Sunday, June 24, 2007

Friends in the Next 100 Years

To answer my own query... (is one allowed to do that?)

I feel like what we're called to do is listen to God together. I wrote somewhere on my own blog when I was talking about George Fox's Journal that it seems like a lot of times Friends got together and sat in silence until they heard what they were supposed to do, then they went out and did it. Silence wasn't an end in itself or a nice difference from normal, busy life. It was a way to listen together that preceded action.

So I think we should listen together and figure out what we're called to, which I think would include being "the voice of liberal inclusive Christianity," as Forrest suggests, but that doesn't just mean talking to people about Jesus. That means as we hear what Jesus calls us to, we do it--including things that might get us into trouble, as they did the early Friends.

I think we're too comfortable with being liked as Friends, with having a history that others revere, so we don't want to do anything now that might ruin our reputation.

Some ideas:
  • war tax resistance (in an organized fashion)
  • doing good research so we can boycott companies who produce their goods unjustly, and buy from good companies (and being willing to go without if there are no good companies that produce certain things)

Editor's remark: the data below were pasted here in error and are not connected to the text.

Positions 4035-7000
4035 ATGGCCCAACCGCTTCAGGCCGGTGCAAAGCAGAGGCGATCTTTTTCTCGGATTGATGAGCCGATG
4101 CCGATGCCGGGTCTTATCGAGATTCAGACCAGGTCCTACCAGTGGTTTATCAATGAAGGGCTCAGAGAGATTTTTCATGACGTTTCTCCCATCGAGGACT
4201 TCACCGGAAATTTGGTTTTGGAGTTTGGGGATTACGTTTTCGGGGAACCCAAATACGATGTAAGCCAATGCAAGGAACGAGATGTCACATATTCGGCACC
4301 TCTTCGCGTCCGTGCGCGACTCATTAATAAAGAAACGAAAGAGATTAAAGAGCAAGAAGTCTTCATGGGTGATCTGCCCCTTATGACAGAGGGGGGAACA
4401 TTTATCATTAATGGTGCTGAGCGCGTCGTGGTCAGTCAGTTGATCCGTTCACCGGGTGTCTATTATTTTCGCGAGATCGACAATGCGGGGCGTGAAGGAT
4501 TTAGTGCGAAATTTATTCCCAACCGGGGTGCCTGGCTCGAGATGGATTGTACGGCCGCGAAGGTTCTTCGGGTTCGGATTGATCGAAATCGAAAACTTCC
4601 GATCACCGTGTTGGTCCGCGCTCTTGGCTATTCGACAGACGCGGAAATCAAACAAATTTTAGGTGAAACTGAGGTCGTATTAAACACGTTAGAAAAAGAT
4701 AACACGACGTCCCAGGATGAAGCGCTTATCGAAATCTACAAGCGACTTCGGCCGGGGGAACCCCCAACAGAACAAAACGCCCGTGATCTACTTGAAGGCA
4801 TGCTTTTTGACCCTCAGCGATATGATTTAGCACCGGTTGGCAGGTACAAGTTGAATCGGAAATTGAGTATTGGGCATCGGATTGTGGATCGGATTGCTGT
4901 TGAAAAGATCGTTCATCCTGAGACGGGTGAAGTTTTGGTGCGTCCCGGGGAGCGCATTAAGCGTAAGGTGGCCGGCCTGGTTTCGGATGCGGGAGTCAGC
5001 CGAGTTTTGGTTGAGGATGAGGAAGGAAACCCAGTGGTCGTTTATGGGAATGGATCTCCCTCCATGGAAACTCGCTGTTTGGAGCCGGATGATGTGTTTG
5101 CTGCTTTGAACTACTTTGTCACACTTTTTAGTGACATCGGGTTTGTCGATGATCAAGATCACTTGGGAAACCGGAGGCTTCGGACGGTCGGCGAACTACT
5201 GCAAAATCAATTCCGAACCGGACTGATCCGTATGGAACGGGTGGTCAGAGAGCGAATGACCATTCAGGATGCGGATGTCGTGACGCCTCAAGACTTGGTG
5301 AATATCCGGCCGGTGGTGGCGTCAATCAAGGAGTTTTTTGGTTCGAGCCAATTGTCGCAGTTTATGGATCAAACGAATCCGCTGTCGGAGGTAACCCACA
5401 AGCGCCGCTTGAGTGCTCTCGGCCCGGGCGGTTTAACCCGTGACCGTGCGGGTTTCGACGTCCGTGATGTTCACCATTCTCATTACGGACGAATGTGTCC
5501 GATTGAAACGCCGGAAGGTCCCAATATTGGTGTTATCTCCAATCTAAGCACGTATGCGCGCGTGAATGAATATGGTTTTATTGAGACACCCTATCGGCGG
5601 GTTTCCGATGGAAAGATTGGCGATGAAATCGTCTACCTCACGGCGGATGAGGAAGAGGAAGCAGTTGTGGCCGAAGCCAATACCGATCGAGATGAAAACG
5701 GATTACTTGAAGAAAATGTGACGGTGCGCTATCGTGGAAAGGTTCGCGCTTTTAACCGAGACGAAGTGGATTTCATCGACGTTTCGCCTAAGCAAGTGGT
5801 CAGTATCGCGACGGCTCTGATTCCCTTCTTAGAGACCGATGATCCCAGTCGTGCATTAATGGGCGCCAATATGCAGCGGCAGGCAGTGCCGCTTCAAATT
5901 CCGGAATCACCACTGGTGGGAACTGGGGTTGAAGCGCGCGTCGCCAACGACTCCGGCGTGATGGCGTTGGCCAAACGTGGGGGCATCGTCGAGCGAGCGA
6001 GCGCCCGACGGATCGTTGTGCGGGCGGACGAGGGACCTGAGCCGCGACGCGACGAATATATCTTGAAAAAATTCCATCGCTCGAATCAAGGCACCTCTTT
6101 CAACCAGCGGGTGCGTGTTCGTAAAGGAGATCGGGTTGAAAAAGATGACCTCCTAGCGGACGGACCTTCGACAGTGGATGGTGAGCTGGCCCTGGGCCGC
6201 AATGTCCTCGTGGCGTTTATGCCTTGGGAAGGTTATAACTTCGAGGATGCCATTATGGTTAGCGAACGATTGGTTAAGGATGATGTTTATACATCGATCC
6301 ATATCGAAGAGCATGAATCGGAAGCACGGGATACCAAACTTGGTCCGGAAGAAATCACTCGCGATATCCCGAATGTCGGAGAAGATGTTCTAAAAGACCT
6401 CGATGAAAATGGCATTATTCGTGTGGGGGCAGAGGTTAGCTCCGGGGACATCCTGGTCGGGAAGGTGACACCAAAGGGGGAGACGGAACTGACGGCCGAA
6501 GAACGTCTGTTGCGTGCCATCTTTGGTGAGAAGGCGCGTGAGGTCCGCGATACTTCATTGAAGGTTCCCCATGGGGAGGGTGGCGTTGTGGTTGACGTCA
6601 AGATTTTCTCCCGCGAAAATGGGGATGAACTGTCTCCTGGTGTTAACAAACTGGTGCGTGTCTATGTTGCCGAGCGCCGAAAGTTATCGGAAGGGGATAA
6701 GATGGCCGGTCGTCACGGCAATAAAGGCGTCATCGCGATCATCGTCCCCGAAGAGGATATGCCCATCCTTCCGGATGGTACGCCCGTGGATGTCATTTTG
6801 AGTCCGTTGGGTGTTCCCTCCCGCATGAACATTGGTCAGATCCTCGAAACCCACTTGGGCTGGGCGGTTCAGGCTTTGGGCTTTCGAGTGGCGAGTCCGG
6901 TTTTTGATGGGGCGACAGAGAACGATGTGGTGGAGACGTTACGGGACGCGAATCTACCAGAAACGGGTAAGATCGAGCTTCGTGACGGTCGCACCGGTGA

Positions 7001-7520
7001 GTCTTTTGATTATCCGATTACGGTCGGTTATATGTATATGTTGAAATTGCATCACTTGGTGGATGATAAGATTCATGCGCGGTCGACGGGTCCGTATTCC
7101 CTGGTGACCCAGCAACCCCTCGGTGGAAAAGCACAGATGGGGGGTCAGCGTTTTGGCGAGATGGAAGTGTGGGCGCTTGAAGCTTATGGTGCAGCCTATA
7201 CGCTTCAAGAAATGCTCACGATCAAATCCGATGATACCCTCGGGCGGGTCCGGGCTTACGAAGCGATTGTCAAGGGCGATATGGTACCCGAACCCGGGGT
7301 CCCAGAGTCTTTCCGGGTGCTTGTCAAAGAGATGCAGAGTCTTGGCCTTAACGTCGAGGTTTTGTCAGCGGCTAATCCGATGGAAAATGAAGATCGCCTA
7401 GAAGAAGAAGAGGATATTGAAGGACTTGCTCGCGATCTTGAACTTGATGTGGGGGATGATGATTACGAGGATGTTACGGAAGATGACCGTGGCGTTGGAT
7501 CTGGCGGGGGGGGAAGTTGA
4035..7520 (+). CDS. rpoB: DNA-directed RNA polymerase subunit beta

• alternative transportation (biking, walking, not using any form of transportation that leads to ecological problems or conflicts over resources)
  • fighting racism/classism in America (because that's where I'm from) and egocentrism on the part of America
  • proactively working for peace rather than just protesting wars and violence after it's begun
So how can we start working on these things? Which ones are we most drawn to as a community? What small steps can we take to start working on them? What things in the 21st century will show that we're Quakers like wearing gray in the 18th and 19th centuries, because we're standing for what we believe without compromise?

Monday, June 18, 2007

The Conversations:

What Are the Most Important Questions Facing the Society of Friends Today?

What Are We Called to Do, as Friends, Over the Next 100 Years?

What Does (or Should) "Christianity" Mean to Us as Friends?

How Do We See "NonTheist Friends" Among Us?

How Might We Best Form Communities of Service?

High Expectations vs Self-Acceptance
, for Other People and Ourselves.

Please feel free to comment--And if you'd like to be a member here and add your own posts on questions
like these, please email Forrest (at the address given in his profile}, including your email address and whatever we ought to know to help us decide that.

"No-Fault Living"

Can Love Be Truth?
Okay, a Question

What Are Friends Called to Do?

To Be the Voice of Liberal Inclusive Christianity
To Seek to Be Guided Together

The Basic Questions for Friends Today?

Cherice's Queries
Forrest's Version

Saturday, June 16, 2007

Christology 101 (or why I'm not Unitarian)